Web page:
Tuesday, August 01, 2006

If "ifs" and "buts" were candy and nuts...

Subtitle: "Short answer yes with an if, long answer no with a but."

Jim Bowden took seven hours of my life yesterday, and I want them back! Seriously, it was a bit anti-climatic to get all worked up in anticipation of the 4 p.m. trade deadline yesterday and then have nothing happen.

My desire before the trade deadline was to see Soriano traded if Bowden and company could get a return that was significantly better than the two compensatory draft picks we would receive if Soriano signed somewhere else as a free agent at the end of the season. (The Nationals have a farm system almost completely bereft of talent. Since the best way to infuse talent into a major league team is to have young talent waiting in the wings, the Nationals needed to restock the farm, even if it means sacrificing someone as popular as Soriano.)

Now that Soriano is here to stay for the rest of 2006, here -- in my typical milquetoast manner -- is my opinion presented in the form of "ifs" and "buts".

If Jim Bowden only received offers for Soriano that were not a significant upgrade over the compensatory draft picks the Nats would receive if he signs with another team, then a hearty bravo to Jim Bowden for sticking to his guns.

But if Cap'n Leatherpants put himself in an impossible negotiating position with his blowhard huckster antics, then I personally want to punch the bag of douche in the face. Nobody really know for sure what Bowden was offered, but if he turned down a B+ package of prospects because he wanted to make out like a bandit and make himself look good, then Bowden truly failed.

If the Lerners and Kasten are willing to sign Soriano without diverting resources from the extremely crucial task of rebuilding the farm system and without shortchanging the rest of the payroll, then by all means, re-sign the man and make a ton of Nationals fans very happy.

But if signing Soriano to a market contract means we eat up a ton of our budget and don't have the necessary resources to get other things we need, (pitching, pitching, pitching) then it's time to let Fonzie go to the highest bidder and see what we can do with the draft picks.

If the Nationals are ready to get some more pieces to complement Soriano, then they should sign him and see if they can make a brief run at contending while the rest of the franchise is rebuilt.

But if Bowden still thinks that signing one superstar will solve everything (see: Griffey, Ken Jr.) then it's a very dangerous proposition to resign Soriano and ignore the other glaring holes on the roster.

If Soriano truly does love Washington and the Nationals, he will realize the franchise will have a hard time meeting his open-market value because there are so many other holes to fill. He'll realize he may have to settle for less than what the Yankees, Angels or Dodgers might be able to pay him. He'll realize the Nationals need flexibility in personnel to build for a long-term future, and he'll give up his desire to have a no-trade clause in his next contract. There are already some promising signs on that front.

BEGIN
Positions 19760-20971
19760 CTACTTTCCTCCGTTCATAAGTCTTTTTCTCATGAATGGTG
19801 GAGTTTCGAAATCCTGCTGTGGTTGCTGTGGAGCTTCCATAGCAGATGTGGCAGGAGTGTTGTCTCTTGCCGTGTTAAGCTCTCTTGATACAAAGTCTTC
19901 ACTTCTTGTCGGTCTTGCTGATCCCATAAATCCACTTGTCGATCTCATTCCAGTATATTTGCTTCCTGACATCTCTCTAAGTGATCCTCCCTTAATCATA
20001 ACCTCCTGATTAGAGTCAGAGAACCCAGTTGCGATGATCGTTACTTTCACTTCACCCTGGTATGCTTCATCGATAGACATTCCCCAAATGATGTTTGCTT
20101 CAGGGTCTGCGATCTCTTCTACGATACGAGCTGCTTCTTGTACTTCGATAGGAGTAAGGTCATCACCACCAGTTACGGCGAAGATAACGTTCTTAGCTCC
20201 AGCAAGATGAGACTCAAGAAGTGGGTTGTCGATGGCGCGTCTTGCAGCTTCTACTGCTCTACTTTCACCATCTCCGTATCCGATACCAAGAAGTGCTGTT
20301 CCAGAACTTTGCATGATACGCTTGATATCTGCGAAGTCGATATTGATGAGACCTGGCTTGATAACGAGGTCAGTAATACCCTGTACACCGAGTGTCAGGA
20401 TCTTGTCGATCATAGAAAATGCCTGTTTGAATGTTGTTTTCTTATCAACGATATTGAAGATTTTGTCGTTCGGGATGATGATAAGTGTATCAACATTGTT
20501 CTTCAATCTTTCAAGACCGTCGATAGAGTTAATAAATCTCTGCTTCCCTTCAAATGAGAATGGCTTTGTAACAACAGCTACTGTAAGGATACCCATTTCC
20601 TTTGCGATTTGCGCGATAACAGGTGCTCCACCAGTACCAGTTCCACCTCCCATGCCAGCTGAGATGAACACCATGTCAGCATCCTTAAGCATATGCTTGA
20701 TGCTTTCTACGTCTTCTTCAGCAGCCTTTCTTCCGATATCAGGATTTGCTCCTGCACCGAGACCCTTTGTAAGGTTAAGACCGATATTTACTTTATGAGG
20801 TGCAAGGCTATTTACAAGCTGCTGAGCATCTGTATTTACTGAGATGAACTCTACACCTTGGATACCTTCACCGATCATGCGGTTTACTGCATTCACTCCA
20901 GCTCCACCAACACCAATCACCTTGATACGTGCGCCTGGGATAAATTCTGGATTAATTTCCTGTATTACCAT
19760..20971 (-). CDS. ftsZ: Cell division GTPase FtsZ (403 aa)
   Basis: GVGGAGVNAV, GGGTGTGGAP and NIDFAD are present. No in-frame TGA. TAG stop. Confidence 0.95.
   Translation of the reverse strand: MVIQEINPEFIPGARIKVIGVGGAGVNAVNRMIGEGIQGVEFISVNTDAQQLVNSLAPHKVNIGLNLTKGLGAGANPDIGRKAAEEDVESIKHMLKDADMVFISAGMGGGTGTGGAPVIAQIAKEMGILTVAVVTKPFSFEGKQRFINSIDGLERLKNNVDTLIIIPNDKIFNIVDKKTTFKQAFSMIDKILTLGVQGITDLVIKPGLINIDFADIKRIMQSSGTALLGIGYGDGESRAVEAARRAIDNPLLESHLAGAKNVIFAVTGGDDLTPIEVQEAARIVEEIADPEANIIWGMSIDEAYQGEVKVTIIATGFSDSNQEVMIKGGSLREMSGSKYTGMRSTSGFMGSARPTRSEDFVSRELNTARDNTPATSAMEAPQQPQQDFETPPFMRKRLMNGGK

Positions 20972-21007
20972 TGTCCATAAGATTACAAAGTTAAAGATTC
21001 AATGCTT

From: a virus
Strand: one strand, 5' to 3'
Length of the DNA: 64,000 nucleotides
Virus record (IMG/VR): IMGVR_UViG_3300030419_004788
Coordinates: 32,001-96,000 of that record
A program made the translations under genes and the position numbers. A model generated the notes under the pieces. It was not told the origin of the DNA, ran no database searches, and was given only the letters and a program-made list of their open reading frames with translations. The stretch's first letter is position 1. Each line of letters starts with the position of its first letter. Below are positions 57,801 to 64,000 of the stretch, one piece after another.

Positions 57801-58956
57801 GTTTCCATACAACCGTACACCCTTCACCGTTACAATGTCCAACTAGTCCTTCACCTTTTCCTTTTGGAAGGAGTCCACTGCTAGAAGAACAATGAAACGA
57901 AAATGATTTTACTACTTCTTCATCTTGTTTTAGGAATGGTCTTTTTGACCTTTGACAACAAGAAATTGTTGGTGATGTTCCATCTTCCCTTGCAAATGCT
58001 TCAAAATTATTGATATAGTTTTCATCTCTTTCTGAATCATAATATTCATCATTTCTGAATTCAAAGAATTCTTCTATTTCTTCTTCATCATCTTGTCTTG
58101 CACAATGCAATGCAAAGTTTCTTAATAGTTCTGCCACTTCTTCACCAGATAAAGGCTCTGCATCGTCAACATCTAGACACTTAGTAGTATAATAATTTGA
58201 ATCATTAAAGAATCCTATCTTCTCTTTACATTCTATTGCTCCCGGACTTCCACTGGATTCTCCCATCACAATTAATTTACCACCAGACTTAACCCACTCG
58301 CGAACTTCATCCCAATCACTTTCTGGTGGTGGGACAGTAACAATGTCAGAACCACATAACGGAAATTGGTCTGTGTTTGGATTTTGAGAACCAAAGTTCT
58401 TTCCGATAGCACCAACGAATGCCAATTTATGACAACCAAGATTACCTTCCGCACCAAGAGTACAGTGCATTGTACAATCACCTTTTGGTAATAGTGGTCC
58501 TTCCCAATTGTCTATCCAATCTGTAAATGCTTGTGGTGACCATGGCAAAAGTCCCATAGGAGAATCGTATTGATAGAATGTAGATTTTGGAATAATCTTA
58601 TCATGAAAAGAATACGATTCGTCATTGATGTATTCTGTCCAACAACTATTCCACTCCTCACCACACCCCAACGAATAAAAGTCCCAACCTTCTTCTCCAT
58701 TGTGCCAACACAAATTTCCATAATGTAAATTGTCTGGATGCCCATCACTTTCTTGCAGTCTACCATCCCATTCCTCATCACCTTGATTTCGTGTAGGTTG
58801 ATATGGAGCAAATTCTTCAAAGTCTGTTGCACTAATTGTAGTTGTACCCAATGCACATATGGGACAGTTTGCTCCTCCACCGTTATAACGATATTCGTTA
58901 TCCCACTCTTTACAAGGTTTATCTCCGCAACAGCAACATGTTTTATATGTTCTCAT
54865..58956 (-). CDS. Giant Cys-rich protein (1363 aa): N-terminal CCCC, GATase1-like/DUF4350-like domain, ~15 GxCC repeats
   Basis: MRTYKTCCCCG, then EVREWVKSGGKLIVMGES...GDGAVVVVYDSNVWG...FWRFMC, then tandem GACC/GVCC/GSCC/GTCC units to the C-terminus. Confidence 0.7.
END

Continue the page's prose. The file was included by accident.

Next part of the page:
But Soriano tends to change his mind a lot, yet be stubborn about things at the same time. Remember he was never going to play left field, until the prospect of losing paychecks changed his mind. Then he was going back to the American League to play second base, until he made the All-Star team and became a hero to many DC fans. I do believe he's sincere right now when he says he loves DC and craves stability and comfort. But an offer of $100 million from an elite team has a good shot at changing even the most stubborn of minds.



Bottom line: Since Soriano was not traded, the team has an obligation to make a reasonable attempt to sign him to a longer-term deal. However, they cannot do this at the expense of pouring resources into solving the myriad of other issues facing the franchise. Overpaying Soriano and giving him a no-trade clause could be disastrous for the Nationals. Soriano needs to realize this and be willing to sacrifice some pride if he truly loves the Nationals. The ball is in his court.

Moreover, they need to try to get it done before the end of the year so Soriano won't be tempted by other offers. He is having a career year, and chances are good there will be some elite team out there willing to make him a completely ridiculous offer.

I'm inclined to think that either a ridiculous offer from another franchise or the quibble over a no-trade clause will be enough for Soriano not to re-sign with the Nats. We'll have to hope that Bowden didn't completely screw us by not making a trade and see what we can do with the draft picks.

Most of all, I want to know that Lerner/Kasten/Bowden has some sort of plan. Are they serious about making a run at contention while they rebuild the farm? If they pour the resources into doing both, then I can get behind that wholeheartedly.

But if they failed to trade Soriano and plan to sign him as a PR stunt at the expense of improving the rest of the franchise, then heaven help us. I know some Washington baseball fans still remember when Denny McLain was brought in to boost interest in the Senators franchise.